Even though he has a multitude of sins and is blinded and bound by the media, Trump could stand next to the pillars of sin and finally do what he is called to do. That the allegations mostly come from people in the media and in Hollywood culture–which the Moral Majority categorically opposes as carnality–means the violations occured to people from another tribe anyway.
The Problem with Anointing
I asked my friend The Rev. Ric Shewell, a United Methodist pastor in Idaho (and guest contributor on this blog), what he thought of the anointing meme, and this is what he said:
That meme is the worst way of approaching the Bible. Let’s not get too loosey-goosey about using the word “anointed.” It doesn’t just mean blessed or chosen. In Moses’ time, it was a way of consecrating priests. In David’s time, it was a way of consecrating kings. It was a physical sign of God’s act in making someone holy (set apart) for a specific function.
By the way, “anointed” is never used for Samson, but it is used for Saul–the leader that the people cried out for despite God’s warnings. King Saul actually was anointed, and God took it back because he was acting like a fool (1 Samuel 15). There’s nothing “permanent” about being anointed in the Bible.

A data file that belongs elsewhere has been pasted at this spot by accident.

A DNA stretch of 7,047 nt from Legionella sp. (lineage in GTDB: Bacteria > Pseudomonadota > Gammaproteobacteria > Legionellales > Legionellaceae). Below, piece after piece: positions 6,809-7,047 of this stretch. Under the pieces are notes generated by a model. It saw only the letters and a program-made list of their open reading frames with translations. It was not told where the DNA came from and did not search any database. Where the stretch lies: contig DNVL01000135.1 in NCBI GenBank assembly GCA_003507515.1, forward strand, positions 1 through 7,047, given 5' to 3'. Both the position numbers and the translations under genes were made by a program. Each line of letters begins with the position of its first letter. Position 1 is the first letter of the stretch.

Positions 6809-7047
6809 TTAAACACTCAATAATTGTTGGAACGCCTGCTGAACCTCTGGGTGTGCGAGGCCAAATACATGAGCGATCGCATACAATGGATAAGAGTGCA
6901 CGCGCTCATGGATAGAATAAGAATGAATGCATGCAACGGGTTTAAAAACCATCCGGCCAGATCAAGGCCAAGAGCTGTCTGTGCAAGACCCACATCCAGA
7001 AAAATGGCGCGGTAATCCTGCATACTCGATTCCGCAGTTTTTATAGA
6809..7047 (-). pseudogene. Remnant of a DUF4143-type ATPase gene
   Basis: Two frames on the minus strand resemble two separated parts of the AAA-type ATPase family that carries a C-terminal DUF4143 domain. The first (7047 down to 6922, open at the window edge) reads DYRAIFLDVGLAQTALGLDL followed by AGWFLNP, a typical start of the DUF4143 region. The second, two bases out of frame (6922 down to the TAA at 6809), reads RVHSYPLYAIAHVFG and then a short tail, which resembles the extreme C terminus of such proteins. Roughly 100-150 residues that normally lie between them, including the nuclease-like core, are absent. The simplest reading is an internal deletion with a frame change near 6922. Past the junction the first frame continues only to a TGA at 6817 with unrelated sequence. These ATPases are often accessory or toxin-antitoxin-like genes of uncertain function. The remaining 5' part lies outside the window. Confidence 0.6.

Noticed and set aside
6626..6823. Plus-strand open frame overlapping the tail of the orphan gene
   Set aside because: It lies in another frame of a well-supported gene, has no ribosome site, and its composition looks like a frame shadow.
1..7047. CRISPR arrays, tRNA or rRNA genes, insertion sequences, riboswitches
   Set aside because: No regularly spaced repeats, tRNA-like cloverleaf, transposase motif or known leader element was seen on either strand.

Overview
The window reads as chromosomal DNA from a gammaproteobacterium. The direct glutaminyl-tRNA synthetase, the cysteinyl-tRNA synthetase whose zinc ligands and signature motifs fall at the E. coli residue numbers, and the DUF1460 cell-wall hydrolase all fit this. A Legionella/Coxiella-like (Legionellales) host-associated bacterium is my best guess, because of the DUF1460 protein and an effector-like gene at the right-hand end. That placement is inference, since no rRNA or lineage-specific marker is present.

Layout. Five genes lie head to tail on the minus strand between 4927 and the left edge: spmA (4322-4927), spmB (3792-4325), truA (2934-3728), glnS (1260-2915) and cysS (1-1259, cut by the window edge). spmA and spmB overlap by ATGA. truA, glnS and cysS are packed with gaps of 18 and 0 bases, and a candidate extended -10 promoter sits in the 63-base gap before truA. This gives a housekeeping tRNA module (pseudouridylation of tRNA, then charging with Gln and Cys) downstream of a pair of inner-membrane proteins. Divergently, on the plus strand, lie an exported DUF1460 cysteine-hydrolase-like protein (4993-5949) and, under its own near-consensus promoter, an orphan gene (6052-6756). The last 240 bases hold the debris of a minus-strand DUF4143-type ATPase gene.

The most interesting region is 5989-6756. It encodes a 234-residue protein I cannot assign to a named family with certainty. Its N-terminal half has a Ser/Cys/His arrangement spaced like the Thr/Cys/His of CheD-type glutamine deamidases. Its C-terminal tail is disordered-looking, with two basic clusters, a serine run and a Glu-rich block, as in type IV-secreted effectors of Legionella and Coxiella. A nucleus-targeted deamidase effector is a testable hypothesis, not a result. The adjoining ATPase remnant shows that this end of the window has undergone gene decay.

We see that Samson was not anointed at all, though Judges 13 indicates he was born to be special (or written that way in retrospect). His indiscretions and breaking of covenants were not necessary steps towards becoming used by God, but they were adapted to be used in that way.
And here’s the key: the decision to use Samson in that way was from God, not from humans. We did not know and only see it clearly in retrospect.
Only One Anointed One
Rev. Shewell concludes with this reminder:
After Israel’s string of bad kings and exile, they longed for an “Anointed One,” who would restore the kingdom like David. The sought after “Anointed One” would make all things right. “Anointed” in Hebrew is Messiah, and in Greek it’s Christ.
For Christians, Jesus of Nazareth is our “Anointed One.” He’s THE “Anointed One.” We made it his name. We call ourselves “Christians” for it. So to use “anointed” like spiritually blessed or chosen for a job is to take it away from Jesus. He is THE anointed one. Christians of various traditions tread dangerously with how they throw around that word.
Anointing is used to protect God’s Chosen People in the Old Testament, that is true. But as Christians, we follow only one Anointed One and cannot ascribe that to anyone else who we think may be blessed or chosen.
We cannot excuse the actions of the present because of the possibility of a political deus ex machina in the future. That sort of self-justification could excuse any sin, even voting for the Zodiac Killer because they might outlaw abortion. The ends do not justify the means, and the ends are God’s domain anyway.
We are called to vote for the candidate that matches our politics and values, without trying to explain away egregious violations as somehow “all part of God’s plan.” My hope is that as the election enters its final 30 days we Christians do better about explaining our values and really wrestling with the violations and violence instead of blaming God for all this mess. That’s not a faithful response that we are called to be.
Thoughts? Sorry for the political commentary, but it was too much of a meme for me to let go of.